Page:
And as her most personal work to date, Robert Wilson’s viscerally and visually stunning The Life and Death of Marina Abramović (now onstage at the Park Avenue Armory), re-imagines her remarkable life—from the tortured Yugoslavian childhood of her past and her decades of work as a performance artist to her love affairs and what the future will inevitably bring. Starring Abramović as both herself and her mother, she performs alongside an incredibly athletic Willem Dafoe and bellowing Antony Hegarty. Amalgamating music, theater, sound, design, physical performance, and visual art, the “quasi-opera” encompasses all facets of performance, bringing the audience on a fragmented and abstract immersion into the emotional and psychological landscape of the artist’s extraordinary life.

From the early beginnings of her career, Abramović has used her body as a vehicle for expression—and Wilson’s show, in which she gave him complete freedom to tell her story, is no exception. With her art, she creates a unique dialogue between herself and audience, asking the public to watch as she tests the mental and physical limitations of the human body. She solicits the viewer to participate in the experience, creating a conversation and critique of social norms and boundaries of everyday actions and interactions. Having been raised in former Yugoslavia to militant parents, her childhood was imbued with an incredible sense of discipline and structure which has fueled her abilities as an artist, but also created an extreme emotional distance that has created a deep yearning to love and be loved. And in that great expression of physicality in her work, she manipulates our conception of time, slowing down the clock to embody the notion of time’s illusion to inhabit an eternal moment.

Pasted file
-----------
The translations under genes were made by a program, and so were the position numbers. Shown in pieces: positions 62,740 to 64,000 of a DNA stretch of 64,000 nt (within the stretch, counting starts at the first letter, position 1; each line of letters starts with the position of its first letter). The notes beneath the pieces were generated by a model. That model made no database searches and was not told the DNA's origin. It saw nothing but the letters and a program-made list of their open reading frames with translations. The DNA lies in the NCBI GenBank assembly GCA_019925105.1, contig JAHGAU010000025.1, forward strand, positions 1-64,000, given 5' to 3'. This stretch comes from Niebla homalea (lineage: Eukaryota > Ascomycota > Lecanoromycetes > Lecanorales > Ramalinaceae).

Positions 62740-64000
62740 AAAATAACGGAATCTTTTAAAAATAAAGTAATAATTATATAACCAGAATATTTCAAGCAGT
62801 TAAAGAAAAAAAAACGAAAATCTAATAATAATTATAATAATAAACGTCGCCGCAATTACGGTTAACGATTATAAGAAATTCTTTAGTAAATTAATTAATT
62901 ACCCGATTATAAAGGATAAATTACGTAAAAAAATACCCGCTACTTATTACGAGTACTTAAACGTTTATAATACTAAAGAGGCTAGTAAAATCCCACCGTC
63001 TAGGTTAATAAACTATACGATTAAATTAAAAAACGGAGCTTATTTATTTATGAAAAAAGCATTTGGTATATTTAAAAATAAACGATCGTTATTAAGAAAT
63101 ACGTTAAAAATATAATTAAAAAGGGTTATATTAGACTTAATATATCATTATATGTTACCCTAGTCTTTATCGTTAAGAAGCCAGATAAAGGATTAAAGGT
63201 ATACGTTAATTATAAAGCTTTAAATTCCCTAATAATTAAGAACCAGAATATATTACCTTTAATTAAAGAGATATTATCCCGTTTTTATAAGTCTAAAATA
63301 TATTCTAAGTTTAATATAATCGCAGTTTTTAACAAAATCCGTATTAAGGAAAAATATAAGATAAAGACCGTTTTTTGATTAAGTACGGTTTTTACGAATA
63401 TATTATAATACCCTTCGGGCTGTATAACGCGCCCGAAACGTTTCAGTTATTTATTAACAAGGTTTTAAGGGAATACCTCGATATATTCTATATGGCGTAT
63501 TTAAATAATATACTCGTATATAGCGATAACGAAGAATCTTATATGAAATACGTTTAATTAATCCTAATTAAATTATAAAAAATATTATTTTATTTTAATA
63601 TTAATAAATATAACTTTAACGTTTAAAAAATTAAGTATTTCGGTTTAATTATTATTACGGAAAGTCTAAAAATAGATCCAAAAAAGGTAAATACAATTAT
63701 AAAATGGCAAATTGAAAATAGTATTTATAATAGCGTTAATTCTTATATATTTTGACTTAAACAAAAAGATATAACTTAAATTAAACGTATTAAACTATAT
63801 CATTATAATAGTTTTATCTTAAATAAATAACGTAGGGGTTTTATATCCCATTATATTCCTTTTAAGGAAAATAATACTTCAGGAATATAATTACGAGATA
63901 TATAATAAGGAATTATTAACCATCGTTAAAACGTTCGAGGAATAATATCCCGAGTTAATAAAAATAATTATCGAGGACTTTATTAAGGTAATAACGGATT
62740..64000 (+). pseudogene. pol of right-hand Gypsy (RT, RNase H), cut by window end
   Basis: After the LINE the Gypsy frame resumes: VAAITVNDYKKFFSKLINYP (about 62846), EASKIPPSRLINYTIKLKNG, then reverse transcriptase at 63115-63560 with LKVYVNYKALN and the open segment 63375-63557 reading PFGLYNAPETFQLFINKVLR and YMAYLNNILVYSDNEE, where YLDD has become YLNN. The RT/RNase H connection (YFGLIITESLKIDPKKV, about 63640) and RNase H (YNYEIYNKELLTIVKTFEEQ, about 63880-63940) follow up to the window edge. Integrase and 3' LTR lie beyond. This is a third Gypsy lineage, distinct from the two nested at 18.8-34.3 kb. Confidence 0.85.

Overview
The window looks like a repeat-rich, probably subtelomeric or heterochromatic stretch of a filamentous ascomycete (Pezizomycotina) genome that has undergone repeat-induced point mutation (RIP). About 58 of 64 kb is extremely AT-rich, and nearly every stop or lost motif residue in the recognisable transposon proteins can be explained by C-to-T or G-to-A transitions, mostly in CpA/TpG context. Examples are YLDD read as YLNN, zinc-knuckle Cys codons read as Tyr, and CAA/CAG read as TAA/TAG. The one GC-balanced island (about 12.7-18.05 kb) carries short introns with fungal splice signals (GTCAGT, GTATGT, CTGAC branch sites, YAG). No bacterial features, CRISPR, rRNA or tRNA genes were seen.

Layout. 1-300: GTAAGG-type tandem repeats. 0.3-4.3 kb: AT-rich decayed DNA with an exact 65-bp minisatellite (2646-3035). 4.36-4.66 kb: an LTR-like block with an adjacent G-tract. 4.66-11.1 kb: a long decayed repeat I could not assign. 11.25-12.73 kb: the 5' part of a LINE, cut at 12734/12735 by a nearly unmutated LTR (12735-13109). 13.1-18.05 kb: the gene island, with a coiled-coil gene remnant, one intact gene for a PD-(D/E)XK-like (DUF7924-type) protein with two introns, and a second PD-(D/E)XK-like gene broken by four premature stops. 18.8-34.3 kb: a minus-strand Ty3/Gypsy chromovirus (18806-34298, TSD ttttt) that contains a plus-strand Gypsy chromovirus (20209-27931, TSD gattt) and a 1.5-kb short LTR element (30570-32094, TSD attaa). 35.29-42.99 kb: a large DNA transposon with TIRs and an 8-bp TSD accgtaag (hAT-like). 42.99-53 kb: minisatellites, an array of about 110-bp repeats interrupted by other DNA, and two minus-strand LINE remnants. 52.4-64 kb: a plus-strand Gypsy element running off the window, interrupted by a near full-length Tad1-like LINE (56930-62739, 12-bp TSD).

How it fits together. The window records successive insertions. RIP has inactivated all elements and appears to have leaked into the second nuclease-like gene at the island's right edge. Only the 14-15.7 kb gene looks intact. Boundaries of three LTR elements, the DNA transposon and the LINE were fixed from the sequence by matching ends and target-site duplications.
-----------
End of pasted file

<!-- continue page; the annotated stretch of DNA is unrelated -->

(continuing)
And if there’s any other artist whose work echoes that temporal element, it’s avant-garde electronic composer and master of brilliant sound William Basinski—who collaborated with Wilson, Abramović, and Hegarty to create the powerful music forThe Life and Death of Marina Abramović. As one of the most fascinating composers in the world, he too has been perfecting his craft for decades now. After being greatly inspired by Brian Eno’s melancholic Music for Airports and the work of Steve Reich, Basinski began experimenting, investigating just how far he could go with the tape loops that have now gone on to garner him both the acclaim and following that has been slowly building for over twenty years. His immersive soundscapes drone on and on, shifting your consciousness—stripping bare the artifice of time and allowing you to inhabit that eternal moment. From his early work to The Disintegration Loops and now his work with Abramović, his music lives in an ineffable realm that’s as delicate as it is harrowing and extremely powerful in its absolute beauty—especially heard here upon the stage.